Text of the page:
As shown in Fig. 9 (c), the DC voltage of the MMC-HVDC collapses following the fault and the offshore and onshore MMC stations are quickly blocked at t=0.901 s [45-48]. Due to the DC fault, the offshore AC voltage (measured at WT AC terminals) also drops and the offshore frequency experiences disturbance, as displayed in Fig. 9 (h) and (i). The WT converters thus provide fault currents to support the AC voltage and enable fault detection, which largely flow through the antiparallel diodes of the MMC and feed the fault, as seen from Fig. 9 (j). The AC currents of the offshore MMC is increased from 1 pu to around 2.8 pu after the fault occurrence. AC circuit

breaker B1 is thus opened according to overcurrent protection to isolate the DC fault (assuming at t=1.04 s for illustration) from the offshore wind farm AC network. The offshore voltage gradually restores due to AC voltage control of the WT converters as can be seen in Fig. 9 (i). Both OWFs 1 and 2 transfer power via DR-HVDC link and once the DR-HVDC current is over the threshold of 1.1 pu, the proposed power curtailment control is activated on the onshore MMC3 to slightly increase the DC voltage of the DR-HVDC from 1 pu to 1.07 pu, as seen from Fig. 9 (a) and (b), respectively. This leads to the saturation of WTs’ active power controller as shown in Fig. 9 (f), which sets the WT voltage reference *

dWT

v at the upper limit (1.05 pu in this paper). The WTs thus operate on voltage control mode and limit the voltage at 1.05 pu, see Fig. 9 (g), and consequently, the active power of WTs is decreased from 1 pu to 0.7 pu, as seen from Fig. 9 (f). The proposed method considers the unique characteristics of DR-HVDC system that its transmitted wind power is sensitive to the DC voltage and slight DC voltage increase can significantly reduce the generated wind power. Considering such characteristics and insulation requirements, the upper limit *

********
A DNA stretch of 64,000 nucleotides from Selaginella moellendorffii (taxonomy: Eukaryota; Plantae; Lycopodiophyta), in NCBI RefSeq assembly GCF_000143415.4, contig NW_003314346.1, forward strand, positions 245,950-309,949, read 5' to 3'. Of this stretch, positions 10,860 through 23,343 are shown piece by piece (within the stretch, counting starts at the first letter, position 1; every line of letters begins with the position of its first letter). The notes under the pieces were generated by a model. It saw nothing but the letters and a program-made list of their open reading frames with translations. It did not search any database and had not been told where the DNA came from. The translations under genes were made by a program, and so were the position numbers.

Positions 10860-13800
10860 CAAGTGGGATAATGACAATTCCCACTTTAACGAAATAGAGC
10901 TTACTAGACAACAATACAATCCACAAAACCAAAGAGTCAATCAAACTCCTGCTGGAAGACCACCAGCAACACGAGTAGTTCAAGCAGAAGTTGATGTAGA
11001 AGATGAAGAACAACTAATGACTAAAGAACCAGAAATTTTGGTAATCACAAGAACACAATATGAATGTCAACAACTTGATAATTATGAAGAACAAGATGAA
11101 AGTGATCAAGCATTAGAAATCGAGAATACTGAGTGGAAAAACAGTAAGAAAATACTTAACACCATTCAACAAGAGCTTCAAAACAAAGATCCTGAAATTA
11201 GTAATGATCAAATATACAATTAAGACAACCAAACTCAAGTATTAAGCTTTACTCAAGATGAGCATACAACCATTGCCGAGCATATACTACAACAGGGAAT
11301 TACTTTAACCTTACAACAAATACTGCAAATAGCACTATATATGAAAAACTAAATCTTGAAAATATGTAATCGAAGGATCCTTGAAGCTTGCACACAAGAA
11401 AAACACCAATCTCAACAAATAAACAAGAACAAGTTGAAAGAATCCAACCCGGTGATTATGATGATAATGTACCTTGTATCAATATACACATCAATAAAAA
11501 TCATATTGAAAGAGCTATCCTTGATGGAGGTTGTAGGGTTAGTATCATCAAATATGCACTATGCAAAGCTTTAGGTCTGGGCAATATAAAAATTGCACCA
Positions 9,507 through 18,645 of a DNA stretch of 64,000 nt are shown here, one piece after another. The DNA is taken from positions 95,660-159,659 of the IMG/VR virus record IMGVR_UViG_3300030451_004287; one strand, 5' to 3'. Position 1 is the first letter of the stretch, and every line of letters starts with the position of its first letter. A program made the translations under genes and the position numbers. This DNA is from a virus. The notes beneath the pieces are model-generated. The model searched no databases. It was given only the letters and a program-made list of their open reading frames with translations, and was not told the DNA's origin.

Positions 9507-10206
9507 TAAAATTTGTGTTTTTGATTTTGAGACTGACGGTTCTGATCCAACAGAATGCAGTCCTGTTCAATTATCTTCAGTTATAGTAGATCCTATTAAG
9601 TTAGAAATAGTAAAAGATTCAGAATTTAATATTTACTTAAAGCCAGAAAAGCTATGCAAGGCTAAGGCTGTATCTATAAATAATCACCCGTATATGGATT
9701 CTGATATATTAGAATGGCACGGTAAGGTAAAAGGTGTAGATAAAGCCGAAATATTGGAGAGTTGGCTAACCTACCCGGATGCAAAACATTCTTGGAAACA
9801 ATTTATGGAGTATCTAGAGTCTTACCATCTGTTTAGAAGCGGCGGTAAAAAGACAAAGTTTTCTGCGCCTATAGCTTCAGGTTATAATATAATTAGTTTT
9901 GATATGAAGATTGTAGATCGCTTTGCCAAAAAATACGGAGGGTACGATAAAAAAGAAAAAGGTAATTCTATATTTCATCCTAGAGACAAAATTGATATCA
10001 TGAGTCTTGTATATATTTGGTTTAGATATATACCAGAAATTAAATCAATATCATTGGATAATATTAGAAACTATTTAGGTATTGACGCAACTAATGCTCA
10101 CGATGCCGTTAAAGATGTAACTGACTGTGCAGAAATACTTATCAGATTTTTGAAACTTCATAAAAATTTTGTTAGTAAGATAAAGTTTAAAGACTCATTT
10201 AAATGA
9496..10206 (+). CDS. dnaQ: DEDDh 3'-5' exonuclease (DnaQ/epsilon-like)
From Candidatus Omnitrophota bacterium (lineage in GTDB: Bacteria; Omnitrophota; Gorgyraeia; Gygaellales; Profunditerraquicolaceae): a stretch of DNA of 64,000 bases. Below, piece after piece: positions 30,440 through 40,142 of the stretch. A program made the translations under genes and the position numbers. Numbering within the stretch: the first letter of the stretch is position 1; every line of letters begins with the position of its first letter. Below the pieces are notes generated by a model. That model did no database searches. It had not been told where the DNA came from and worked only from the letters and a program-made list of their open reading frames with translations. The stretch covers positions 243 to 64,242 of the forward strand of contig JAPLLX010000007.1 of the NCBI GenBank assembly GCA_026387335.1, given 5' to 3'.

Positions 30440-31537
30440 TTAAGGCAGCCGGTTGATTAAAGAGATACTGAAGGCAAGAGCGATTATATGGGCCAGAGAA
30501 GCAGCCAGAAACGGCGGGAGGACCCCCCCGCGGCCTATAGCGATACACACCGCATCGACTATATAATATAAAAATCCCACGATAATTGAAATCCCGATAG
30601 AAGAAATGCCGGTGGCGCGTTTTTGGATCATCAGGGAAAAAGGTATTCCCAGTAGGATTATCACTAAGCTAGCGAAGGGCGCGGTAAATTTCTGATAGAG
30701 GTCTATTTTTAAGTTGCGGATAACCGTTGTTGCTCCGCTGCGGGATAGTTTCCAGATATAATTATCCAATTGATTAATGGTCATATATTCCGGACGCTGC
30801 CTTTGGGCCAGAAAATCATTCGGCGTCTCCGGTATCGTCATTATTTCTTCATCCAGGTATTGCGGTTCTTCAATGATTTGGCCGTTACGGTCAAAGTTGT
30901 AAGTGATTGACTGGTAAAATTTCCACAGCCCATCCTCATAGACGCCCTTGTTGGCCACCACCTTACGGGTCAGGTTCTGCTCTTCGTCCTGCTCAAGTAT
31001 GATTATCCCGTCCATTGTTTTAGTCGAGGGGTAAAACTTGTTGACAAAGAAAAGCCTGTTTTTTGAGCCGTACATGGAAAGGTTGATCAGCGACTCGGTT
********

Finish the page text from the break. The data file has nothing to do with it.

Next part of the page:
dc

V

[image:7.612.314.566.337.624.2]

 of the proposed power curtailment controller in Fig. 6 is set at 0.1 pu. The active power of the DR-HVDC link is thus effectively limited to 1.2 pu, as displayed in Fig. 9 (e).

Fig. 9. Waveforms of DR-HVDC operation during MMC-HVDC fault F1: (a) DR-HVDC voltage, (b) DR-HVDC current, (c) MMC-HVDC voltage, (d) MMC1 active power, (e) DR active power, (f) WT active power, (g) WT d-axis

voltage, (h) offshore frequency measured at WT terminals, (i) WT AC voltages, and (j) MMC1 AC currents.

Due to the parallel connection, faults on one HVDC link also result in active power drop of the other link. However, after fault isolation by opening the corresponding AC circuit breaker, power transmission by the healthy HVDC link quickly restores and the generated active power of both wind farms can be

0.5 1 1.5 2 2.5 3

-0.3 -0.1 0.1

-1 0 1

0.85 0.9 0.95 1

(a

)

d

v

QWT

QMMC

t/s

0 0.5 1

(b

)

P P

DR

PMMC

0.5 1 1.5 2 2.5 3